The Children's Machine, also known as XO-1 and previously as the $100 Laptop, is a proposed inexpensive laptop computer intended to be distributed to children around the world, especially to those in developing countries, to provide them with access to knowledge and modern forms of education. The laptop is being developed by the One Laptop per Child (OLPC) trade association. OLPC is a U.S. based, non-profit organization created by faculty members of the MIT Media Lab to design, manufacture, and distribute the laptops.
The rugged and low-power computers will contain
flash memory instead of a hard drive and will use Linux as their operating system.[1] Mobile ad-hoc networking will be used to allow many machines Internet access from one connection.
The laptops will be sold to governments and issued to children by schools on a basis of one laptop per child. Pricing is currently expected to start at around US$135-140 and the goal is to reach the US$100 mark in 2008. One thousand working prototypes were delivered in late 2006 and full-scale production is expected to start in mid-2007.
[2]

I was at the launch of the project at WSIS in Tunis when Nicholas Negroponte, Kofi Annan waved about a bright green prototype which didn't have inner workings whatsoever - in other words - a kids toy which had the assembled press in a frenzy.

In Warkworth , to my total delight, I got to touch and play with one of the 875 working prototypes, hear about progress to date, including a preview of the Sugar interface.

Sugar is a very cute interface - for sure it is child friendly - but it's more than that - it feels like a bit of a breakthrough - especially the journal feature which helps the child keep track of what they are doing, and who they have been working with.

That said, OLPC has critics - and I'd be happy to hear of any views.

The Xero Project
The other project with a big software element to it was Xero. It got a lot of mind share, as of course, did its founder, Rod Drury.

Rod is a bit of a legend in the local software world - a venture capitalist who likes talking code, has built both product and companies, and values interactive design - in short a walking example of the old web 1.0 triage - the suit, the hippy, and the geek.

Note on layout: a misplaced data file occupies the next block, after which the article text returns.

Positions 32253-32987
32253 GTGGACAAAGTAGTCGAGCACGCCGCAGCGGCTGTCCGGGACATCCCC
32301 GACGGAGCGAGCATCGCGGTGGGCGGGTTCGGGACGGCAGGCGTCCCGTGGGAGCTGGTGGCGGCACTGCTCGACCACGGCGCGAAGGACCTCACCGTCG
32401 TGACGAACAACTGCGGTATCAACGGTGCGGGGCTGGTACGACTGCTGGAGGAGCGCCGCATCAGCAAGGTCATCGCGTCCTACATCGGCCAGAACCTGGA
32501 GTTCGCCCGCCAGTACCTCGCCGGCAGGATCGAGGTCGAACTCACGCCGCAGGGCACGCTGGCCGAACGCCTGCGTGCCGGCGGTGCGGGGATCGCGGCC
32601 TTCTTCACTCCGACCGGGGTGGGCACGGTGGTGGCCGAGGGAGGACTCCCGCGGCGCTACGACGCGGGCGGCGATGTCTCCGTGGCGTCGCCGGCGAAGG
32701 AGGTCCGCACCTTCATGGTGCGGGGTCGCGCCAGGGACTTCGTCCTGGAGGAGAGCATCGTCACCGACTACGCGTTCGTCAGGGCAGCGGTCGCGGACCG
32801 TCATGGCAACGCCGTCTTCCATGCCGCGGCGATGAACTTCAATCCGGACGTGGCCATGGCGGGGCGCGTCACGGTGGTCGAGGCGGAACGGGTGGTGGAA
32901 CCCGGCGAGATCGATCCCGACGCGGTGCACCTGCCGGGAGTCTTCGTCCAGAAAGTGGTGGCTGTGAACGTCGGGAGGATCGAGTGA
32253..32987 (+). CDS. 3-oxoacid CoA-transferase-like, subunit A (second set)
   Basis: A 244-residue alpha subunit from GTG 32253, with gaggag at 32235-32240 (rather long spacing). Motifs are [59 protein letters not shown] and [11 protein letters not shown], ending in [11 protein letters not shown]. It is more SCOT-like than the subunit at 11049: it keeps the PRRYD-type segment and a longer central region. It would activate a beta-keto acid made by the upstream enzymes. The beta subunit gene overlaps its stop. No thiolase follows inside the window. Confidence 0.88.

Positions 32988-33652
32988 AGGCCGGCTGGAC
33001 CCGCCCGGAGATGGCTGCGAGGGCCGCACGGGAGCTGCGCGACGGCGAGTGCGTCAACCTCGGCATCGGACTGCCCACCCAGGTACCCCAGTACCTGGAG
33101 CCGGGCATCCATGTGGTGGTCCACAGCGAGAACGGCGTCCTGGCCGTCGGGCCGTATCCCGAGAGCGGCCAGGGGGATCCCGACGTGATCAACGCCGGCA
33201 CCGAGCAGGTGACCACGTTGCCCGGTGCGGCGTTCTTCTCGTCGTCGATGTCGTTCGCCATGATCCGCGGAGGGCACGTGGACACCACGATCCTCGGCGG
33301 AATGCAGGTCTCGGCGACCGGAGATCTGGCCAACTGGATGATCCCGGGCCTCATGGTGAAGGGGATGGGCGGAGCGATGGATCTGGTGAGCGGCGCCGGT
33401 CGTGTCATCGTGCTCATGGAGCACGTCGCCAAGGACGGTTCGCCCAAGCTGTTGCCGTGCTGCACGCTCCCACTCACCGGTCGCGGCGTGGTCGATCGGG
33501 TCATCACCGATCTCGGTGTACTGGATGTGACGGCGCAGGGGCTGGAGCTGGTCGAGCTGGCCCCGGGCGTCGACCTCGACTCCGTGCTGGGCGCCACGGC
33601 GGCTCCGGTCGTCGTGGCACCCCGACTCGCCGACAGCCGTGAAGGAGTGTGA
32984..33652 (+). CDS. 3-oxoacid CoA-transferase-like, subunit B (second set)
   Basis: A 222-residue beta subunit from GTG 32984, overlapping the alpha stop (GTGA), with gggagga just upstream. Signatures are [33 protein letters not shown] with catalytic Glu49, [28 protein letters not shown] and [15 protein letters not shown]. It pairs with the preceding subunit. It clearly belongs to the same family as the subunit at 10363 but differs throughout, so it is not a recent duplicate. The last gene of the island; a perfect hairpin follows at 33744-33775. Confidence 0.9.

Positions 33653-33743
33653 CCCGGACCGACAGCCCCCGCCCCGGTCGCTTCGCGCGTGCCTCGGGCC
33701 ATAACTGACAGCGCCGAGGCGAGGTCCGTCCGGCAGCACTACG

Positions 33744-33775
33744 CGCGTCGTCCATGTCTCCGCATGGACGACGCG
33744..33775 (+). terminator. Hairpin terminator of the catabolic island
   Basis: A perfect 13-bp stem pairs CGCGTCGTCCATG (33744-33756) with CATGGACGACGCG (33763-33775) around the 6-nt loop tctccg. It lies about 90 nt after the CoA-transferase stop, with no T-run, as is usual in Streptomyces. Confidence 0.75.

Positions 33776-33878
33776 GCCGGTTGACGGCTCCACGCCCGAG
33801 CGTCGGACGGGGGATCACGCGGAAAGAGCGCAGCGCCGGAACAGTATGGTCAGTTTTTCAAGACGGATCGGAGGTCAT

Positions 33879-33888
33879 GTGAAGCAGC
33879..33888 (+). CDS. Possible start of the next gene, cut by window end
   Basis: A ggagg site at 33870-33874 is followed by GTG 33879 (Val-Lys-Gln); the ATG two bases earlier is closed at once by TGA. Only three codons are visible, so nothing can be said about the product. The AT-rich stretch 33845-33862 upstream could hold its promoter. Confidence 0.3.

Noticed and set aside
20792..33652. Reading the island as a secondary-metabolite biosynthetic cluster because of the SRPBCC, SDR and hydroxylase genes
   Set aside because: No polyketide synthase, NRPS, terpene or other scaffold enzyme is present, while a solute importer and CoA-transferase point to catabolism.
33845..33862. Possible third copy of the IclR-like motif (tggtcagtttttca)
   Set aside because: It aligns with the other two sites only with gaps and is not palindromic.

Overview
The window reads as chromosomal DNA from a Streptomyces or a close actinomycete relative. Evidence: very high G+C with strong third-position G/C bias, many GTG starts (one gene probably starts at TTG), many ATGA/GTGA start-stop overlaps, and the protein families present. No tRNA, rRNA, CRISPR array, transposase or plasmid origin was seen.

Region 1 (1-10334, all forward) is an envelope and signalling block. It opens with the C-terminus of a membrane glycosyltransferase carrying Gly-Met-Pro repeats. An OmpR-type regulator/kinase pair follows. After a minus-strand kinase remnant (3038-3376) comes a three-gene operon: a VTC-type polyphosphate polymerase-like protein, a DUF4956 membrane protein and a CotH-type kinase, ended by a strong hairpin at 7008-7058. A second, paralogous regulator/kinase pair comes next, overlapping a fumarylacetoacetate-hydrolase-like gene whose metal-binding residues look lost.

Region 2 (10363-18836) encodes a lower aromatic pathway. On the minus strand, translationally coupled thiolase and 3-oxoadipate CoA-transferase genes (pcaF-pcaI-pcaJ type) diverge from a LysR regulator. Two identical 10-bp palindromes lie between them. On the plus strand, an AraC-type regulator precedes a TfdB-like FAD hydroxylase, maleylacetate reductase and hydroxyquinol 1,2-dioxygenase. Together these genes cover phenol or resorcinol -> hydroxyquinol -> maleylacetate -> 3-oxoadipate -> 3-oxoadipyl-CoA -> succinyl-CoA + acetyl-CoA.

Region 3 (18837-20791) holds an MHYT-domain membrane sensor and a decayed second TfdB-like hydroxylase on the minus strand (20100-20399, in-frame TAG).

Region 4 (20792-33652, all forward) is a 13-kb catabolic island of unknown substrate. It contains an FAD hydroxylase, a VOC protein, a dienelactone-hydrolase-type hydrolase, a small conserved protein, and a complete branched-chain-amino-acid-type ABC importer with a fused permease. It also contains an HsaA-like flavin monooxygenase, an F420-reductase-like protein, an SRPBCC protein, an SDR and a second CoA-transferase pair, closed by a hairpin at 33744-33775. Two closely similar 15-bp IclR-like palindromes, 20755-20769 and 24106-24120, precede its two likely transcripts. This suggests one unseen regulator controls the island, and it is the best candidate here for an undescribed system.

You could also describe him as the master grad of the old Wired headline - have fun - write code - make money.

Xero, his latest project is aimed at the SME market. It's a SaaS [ software as a service] pitch for the cash book - in short an online accountancy model which is built around extensive user testing and analysis of the needs of a small business who, in Rod's words 'are always chasing the next cheque'.

So the first thing it does in the morning is tell the SME what money has come in overnight.

It also takes care of the usual accountancy stuff - GST returns - tax - plus of course the ever important profit and loss ledger. Or, everything you can do with the likes of Quicken - but this time online - and this time stripped down and rebuilt for the user.

If I sound a bit of a convert, its true - during the demo, I'm going , we do that - we struggle with that - strewth, that would be neat [e.g. printable version of the GST return assembled inside the application].

I also just loved the way the design , and the user flow, picked up queries and then gave the answer as a double act between first class interactive design and lots of cute AJAX programming.

But also of note was the interactive elevator pitch - including Xero's plans to first take care of the New Zealand market, and then go to the the UK, the USA, Australia et al. So, a truly global ambition based on a product which was designed around a small kiwi business. How cute is that? And I bet they do it. And believe me, that kind of passion is catching.

The Policy framework
But then you come to the most startling part of the whole weekend - of how these 120 participants - all of whom know much more than I do, especially around developing and marketing innovation, taking risks, building companies and solutions that scale, felt it of equal, if not more, importance, that we in NZ continue to focus on the policy and regulation layer of New Zealand's digital environment.